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Subject: Re: [boost] [Boost-users] Brainstorming [WAS: Subject: Formal Review of Proposed Boost.Process library starts tomorrow]
From: Oliver Kowalke (k-oli_at_[hidden])
Date: 2011-02-12 02:33:58

Am 12.02.2011 04:16, schrieb Darren Garvey:
> On 11 February 2011 23:30, Boris Schaeling<boris_at_[hidden]> wrote:
>> On Fri, 11 Feb 2011 16:39:35 +0100, Jeff Flinn<
>> TriumphSprint2000_at_[hidden]> wrote:
>> [...]I think with the right abstractions the seemingly contradictory goals
>>> can be accommodated. That's what I'm attempting to find. As stated at a
>>> previous boostcon: "... abstractions are discovered not invented..."
>>> IMHO, previous version of process have not discovered the proper
>>> abstractions. I'm sure that the entirely different paradigms between windows
>>> and posix have contributed to the difficulties so far. It's difficult to be
>>> a master of the subject matter in both domains.
>>> I think building upon existing boost filesystem and iostreams libraries
>>> and their abstractions that do successfully address platform differences
>>> will make the effort more successful. Additionally I think it's mandatory
>>> for a design to directly acknowledge the multi-phase constraints of the
>>> fork/exec paradigm. Also it's mandatory to break down the historical
>>> monolithic approaches into more tenable pieces.
>> Thanks for your comments, Jeff, Ilya and Nat! How would you (and others)
>> feel about a Boost.Process library which only aims to replace std::system()
>> with a more powerful function? You could configure the child process a bit
>> (its streams, environment variables and a few more things) and that's all.
>> This would be a less ambitious goal but obviously more easily to reach. I
>> was under the impression that we want more? Maybe we still want more but
>> settle realistically for this goal?
> I've not caught up on all of the discussion about the pending review yet,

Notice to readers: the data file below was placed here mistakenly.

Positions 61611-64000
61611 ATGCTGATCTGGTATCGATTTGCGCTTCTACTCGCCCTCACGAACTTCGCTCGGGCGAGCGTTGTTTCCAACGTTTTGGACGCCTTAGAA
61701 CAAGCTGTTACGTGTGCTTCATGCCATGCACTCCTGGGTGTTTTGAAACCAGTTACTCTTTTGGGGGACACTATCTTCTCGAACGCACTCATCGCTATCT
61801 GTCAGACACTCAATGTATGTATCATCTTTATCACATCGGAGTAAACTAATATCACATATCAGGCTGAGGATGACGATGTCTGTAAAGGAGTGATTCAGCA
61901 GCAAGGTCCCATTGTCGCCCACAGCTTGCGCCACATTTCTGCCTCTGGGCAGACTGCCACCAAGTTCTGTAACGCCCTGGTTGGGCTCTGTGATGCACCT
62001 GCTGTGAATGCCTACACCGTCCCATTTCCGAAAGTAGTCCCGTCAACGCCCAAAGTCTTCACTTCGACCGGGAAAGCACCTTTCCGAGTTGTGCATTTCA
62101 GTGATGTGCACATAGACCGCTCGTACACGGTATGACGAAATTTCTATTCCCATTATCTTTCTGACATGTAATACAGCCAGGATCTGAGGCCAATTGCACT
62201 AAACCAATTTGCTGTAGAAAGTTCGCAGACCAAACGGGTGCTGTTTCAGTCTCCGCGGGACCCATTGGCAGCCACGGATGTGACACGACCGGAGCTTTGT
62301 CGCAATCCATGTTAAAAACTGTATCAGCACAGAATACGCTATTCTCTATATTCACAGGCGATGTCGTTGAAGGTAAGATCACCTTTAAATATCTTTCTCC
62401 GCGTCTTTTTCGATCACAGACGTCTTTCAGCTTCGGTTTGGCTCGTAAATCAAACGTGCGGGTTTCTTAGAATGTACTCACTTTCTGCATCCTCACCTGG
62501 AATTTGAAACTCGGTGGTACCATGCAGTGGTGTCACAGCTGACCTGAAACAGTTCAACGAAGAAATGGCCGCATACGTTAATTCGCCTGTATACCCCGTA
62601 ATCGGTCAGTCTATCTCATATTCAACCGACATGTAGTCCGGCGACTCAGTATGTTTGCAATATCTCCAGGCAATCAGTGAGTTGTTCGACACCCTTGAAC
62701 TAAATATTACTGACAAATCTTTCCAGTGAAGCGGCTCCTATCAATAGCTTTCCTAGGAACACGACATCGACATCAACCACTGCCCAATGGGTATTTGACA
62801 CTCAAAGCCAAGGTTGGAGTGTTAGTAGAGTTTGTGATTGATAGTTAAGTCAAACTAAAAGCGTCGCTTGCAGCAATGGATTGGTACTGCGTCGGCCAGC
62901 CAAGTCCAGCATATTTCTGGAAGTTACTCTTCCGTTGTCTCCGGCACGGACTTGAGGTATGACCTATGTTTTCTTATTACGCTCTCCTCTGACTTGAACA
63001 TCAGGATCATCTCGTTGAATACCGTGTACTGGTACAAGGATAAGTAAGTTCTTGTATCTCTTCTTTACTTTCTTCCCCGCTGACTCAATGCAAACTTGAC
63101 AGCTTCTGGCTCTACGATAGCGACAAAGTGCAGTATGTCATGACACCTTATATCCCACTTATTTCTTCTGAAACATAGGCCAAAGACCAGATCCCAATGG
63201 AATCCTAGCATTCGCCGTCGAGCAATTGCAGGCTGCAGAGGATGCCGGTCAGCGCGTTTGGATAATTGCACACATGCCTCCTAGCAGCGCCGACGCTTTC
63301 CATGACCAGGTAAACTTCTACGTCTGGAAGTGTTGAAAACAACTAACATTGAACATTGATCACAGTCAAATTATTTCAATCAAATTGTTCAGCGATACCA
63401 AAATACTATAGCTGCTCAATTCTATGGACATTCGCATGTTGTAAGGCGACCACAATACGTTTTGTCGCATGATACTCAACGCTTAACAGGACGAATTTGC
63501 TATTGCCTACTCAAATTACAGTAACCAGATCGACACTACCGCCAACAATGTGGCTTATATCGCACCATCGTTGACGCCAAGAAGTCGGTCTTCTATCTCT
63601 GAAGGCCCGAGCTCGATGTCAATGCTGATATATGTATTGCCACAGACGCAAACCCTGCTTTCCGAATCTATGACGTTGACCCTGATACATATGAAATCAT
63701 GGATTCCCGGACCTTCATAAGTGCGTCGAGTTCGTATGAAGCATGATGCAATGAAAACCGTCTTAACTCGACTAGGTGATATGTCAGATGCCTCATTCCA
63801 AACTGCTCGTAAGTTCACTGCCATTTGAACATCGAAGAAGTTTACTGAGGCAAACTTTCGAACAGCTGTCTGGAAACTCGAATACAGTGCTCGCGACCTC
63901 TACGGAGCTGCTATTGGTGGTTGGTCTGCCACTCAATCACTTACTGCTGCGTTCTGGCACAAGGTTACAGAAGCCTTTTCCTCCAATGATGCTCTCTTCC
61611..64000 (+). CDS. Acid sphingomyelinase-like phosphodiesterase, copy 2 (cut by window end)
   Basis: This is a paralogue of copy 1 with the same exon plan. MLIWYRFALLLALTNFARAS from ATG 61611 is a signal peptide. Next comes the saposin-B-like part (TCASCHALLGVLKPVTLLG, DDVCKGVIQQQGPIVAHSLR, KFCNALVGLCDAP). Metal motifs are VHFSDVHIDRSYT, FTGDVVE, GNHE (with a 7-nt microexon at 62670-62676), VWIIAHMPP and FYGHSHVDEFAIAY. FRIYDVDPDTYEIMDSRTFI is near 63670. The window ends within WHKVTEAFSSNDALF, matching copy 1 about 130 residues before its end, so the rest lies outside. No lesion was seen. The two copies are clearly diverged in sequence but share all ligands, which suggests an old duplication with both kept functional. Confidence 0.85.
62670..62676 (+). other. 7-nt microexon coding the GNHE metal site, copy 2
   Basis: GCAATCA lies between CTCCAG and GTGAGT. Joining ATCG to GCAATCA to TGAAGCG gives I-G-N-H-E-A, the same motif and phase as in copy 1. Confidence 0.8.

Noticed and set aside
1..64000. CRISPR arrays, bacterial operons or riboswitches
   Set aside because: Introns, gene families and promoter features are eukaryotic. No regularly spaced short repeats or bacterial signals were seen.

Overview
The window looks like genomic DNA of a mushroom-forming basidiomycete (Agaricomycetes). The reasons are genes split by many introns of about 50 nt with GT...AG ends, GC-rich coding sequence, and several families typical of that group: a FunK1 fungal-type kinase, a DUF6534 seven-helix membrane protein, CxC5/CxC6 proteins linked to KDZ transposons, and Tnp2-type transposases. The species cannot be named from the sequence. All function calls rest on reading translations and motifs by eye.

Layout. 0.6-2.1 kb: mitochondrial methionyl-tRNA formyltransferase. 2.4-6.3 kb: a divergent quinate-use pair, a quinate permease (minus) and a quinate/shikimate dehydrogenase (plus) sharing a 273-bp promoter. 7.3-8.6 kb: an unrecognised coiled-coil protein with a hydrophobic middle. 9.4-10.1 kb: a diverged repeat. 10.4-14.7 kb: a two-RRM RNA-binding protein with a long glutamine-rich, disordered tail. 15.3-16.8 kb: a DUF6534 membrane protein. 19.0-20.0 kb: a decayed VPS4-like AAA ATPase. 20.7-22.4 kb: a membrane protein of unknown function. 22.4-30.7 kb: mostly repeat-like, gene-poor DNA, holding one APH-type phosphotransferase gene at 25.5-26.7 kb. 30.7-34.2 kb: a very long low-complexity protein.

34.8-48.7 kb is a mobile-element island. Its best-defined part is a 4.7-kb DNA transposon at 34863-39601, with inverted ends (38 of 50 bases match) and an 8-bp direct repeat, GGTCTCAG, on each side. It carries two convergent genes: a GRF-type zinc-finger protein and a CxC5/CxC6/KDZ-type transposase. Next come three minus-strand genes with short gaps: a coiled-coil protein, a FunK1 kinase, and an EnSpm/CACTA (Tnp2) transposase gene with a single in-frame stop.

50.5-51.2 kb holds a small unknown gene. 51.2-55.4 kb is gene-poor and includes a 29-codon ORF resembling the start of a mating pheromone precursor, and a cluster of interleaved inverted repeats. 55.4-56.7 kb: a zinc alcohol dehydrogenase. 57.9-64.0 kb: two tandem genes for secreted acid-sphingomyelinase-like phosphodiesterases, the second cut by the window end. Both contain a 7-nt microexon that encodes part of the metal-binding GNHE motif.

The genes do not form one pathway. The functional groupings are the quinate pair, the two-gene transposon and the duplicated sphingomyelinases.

> but it seems to be hitting a few familiar issues this time around,
> unfortunately.
> I'd like Boost.Process to either mimic the Python subprocess module (as Nat
> mentioned) or to provide a few low-level pieces:
> 1. std::system replacement allowing me to do the call in an async way and
> capture the output. Ideally implemented in such a way that a "process
> pipeline" library could be implemented on top of Boost.Process. Pipelining
> input / output between different work items is a more general domain than
> fits in Boost.Process, IMHO.
> 2. Way to get process id in a platform independent way.
> 3. Way to look up location of processes and get a Boost.Filesystem path.
> 4. Version of "std::system" that works with Boost.Filesystem
> 5. Version of std::system that allows passing a custom set of environment
> variables
> 6. Expose a "native_handle_type" from the library, whatever that native
> handle type is.
> There seems to be a lot of justified disagreement about what the high-level
> view of the library should be, yet all but point 1 are almost trivially
> implemented in a cross-platform way and entirely orthogonal to the rest of
> any Boost.Process library. I'd like to see just points 2-6 addressed,
> reviewed and released before tackling the bigger picture.
> The disagreements over scope are a showstopper for any progress and threaten
> to lead Boost.Process astray for another another couple of years unless they
> are worked around, ie. by reducing scope, perhaps to the point that
> Boost.Process starts life as a basic utility library.
> Evolutionary rewrites and breaking changes are much better than nothing.
> After all, we're up to V2.x of Boost.Spirit and V3 of Boost.Filesystem and
> all versions have been immensely useful for us end users.

I agree - boost.process should provide only the sync. wait (async. wait
should be left).
Maybe boost.process or another library can provide the async. wait
facility and the community has more time to discuss it.

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